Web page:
It was a silly thing to say. None of this is easy. None of it can be. But she’ll still come out of the ground more gently than she went in.
A friend of mine wrote one time, “No matter how hard the ground, beauty finds a way out.”
The line accompanied a picture he’d taken of a pretty little wild flower. A pretty little weed.
Guy’s weird for taking pictures of nice things, pretty things. Things that persevere against all odds.
Like little flowers pushing their way up, striving through rocky, hard soil to reach the air.
Life wants to live. Beauty strives to be restored to the light.
He didn’t know how right he was.
To the right, Joe’s still down on his right knee. His left is bent up almost under his chin. He arches his back, swings his shovel up and to the right.
It lands in a creosote bush on the other side of his pile of dirt and rocks. A few dry twigs snap, return to the earth.
He turns back and his shoulders twitch in little repeated movements as he dislodges her right shoulder.
Then he twitches again and tosses something underhand, behind him.
It turns out to be a fist-sized chunk of rock. It flies up out of the hole.
Something about the chunk of rock catches my attention as it flows through a low arc.
I track its progress, and for an instant in the moonlight there’s a bright yellow face. It’s a few inches above the ground. Petals surround a mottled center. A thin stem extrudes up from black olive drab leaves. Those spread in a flat circle on dirt and small rocks on the ground.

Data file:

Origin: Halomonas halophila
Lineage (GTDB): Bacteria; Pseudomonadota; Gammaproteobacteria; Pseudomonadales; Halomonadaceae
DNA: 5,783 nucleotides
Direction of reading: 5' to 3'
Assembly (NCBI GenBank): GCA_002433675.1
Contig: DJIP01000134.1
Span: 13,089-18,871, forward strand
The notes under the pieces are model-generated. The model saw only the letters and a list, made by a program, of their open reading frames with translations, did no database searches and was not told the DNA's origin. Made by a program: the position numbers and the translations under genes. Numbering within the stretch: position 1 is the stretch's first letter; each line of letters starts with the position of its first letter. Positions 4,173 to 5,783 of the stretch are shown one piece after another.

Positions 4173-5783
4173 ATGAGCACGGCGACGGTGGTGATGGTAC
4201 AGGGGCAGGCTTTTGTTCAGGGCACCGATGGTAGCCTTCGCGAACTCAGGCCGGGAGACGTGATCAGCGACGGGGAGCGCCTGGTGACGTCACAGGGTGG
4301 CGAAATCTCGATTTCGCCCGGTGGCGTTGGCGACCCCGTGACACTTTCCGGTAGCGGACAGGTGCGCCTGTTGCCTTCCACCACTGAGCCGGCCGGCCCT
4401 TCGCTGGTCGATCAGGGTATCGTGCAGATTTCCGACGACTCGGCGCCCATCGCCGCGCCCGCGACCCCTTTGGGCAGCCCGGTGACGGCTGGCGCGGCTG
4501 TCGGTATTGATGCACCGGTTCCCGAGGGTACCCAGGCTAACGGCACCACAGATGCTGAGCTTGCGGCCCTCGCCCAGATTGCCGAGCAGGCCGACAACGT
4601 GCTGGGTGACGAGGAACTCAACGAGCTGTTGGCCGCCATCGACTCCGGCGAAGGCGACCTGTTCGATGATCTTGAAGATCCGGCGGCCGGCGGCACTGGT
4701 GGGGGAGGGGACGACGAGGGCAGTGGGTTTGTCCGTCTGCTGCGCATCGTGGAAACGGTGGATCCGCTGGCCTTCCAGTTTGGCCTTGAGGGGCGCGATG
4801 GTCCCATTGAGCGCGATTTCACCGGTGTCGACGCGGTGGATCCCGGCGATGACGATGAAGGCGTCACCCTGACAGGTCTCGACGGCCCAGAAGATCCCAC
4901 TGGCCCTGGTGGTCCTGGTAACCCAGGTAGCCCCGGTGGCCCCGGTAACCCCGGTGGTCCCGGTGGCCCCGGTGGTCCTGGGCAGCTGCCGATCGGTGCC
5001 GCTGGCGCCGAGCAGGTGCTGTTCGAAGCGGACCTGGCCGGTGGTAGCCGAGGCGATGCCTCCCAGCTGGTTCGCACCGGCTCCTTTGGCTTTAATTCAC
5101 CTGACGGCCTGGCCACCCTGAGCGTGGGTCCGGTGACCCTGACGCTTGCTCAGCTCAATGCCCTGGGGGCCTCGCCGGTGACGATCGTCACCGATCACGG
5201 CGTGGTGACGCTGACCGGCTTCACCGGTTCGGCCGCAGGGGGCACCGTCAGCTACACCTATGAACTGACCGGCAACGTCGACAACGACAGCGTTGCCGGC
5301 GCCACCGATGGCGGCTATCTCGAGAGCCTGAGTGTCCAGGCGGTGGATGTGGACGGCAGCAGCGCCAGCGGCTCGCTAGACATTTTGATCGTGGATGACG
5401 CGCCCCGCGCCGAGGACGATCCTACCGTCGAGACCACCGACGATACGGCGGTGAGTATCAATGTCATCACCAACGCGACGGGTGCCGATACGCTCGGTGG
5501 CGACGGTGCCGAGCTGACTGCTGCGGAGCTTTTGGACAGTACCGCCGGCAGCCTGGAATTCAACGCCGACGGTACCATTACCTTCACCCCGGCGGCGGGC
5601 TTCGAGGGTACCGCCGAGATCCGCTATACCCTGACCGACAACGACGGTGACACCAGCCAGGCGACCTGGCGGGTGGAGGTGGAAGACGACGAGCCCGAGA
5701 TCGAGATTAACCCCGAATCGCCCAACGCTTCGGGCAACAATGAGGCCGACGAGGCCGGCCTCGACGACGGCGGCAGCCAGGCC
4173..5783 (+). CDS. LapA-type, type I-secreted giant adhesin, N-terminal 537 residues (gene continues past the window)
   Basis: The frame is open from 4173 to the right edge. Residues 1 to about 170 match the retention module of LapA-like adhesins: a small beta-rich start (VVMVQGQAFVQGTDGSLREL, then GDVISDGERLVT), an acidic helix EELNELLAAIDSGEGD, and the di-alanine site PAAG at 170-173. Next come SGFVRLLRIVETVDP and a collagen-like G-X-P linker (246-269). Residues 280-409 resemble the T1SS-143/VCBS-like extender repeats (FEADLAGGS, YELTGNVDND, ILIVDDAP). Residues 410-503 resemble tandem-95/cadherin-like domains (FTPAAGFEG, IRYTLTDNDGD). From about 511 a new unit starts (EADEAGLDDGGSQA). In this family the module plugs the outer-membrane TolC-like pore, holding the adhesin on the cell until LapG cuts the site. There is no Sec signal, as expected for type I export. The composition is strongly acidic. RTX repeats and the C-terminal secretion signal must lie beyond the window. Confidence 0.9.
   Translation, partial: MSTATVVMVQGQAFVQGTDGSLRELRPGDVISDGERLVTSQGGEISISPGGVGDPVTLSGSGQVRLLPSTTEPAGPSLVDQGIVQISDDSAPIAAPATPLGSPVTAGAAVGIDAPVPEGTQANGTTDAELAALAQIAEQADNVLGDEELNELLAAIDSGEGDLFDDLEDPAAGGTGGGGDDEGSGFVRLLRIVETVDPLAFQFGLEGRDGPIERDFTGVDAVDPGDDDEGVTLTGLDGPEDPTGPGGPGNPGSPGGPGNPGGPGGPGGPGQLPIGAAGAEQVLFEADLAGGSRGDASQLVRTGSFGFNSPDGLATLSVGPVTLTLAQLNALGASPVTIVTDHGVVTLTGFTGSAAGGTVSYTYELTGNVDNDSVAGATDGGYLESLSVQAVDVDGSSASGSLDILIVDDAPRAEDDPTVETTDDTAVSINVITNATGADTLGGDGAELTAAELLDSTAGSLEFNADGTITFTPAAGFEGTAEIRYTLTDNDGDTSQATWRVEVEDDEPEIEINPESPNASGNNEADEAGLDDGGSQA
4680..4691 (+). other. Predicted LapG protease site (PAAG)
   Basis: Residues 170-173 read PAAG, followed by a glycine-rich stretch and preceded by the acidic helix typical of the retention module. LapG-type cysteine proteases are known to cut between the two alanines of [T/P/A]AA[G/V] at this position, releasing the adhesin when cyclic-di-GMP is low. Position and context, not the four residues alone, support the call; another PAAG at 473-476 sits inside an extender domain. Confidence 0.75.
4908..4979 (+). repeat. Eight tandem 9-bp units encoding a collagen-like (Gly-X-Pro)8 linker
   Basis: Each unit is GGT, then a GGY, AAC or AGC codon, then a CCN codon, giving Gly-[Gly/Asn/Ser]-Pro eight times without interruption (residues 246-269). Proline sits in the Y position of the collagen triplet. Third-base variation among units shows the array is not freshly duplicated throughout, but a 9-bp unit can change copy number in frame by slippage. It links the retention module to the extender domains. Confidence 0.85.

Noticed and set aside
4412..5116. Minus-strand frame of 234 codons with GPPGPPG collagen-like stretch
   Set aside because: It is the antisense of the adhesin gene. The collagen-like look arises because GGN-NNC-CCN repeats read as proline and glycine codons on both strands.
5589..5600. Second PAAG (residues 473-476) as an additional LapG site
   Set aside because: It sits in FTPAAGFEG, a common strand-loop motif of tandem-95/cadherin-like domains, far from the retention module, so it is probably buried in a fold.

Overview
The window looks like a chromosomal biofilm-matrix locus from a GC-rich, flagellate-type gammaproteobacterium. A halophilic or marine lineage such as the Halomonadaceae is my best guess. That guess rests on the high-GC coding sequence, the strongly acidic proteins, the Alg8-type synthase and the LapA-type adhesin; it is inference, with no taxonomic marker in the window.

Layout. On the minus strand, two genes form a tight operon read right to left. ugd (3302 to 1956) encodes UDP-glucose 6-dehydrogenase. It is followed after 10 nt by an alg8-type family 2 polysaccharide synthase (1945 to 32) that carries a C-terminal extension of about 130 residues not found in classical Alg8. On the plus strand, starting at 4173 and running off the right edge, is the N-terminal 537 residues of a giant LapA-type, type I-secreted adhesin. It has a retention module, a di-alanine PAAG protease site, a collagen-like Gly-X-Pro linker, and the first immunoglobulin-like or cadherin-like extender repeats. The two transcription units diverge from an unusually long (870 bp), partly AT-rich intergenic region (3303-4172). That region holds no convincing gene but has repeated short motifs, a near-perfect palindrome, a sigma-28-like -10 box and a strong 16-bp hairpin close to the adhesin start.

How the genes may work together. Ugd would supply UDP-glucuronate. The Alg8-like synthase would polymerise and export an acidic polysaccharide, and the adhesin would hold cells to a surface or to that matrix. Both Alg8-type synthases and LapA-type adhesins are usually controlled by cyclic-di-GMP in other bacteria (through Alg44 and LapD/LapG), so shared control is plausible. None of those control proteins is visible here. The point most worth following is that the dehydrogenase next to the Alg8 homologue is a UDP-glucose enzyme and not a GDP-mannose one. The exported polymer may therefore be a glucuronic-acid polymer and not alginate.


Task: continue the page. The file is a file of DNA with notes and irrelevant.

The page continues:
And the face, stem and leaves disappear as the rock hits with a satisfying thump.
No matter how hard the ground, beauty finds a way out.
But there’s no guarantee the ground won’t come back to spoil it.
A few minutes pass, and Joe has the shoulders and torso free of the rocks. Free of the soil.
Did you catch that? The shoulders and torso. That’s distance.
Did I say I’ve seen a lot of these? Did I say they’re all the same?
Distance does that.
But each one also belongs to itself. Each one also is different.
Every shooting star is a different grain of dust.
A few minutes pass, and Joe has her shoulders and torso free of the rocks. Her shoulders and torso are finally free of the soil.
He and Pete begin to shift someone’s little girl into the right position so they can bring her up.
They lift someone’s daughter gingerly.
They turn someone’s sister gently on her side.
They lift someone’s wife carefully, at the same time.
They ease someone’s mother down to rest on her back.
Mitch moves about in a different dimension, takes a series of pictures.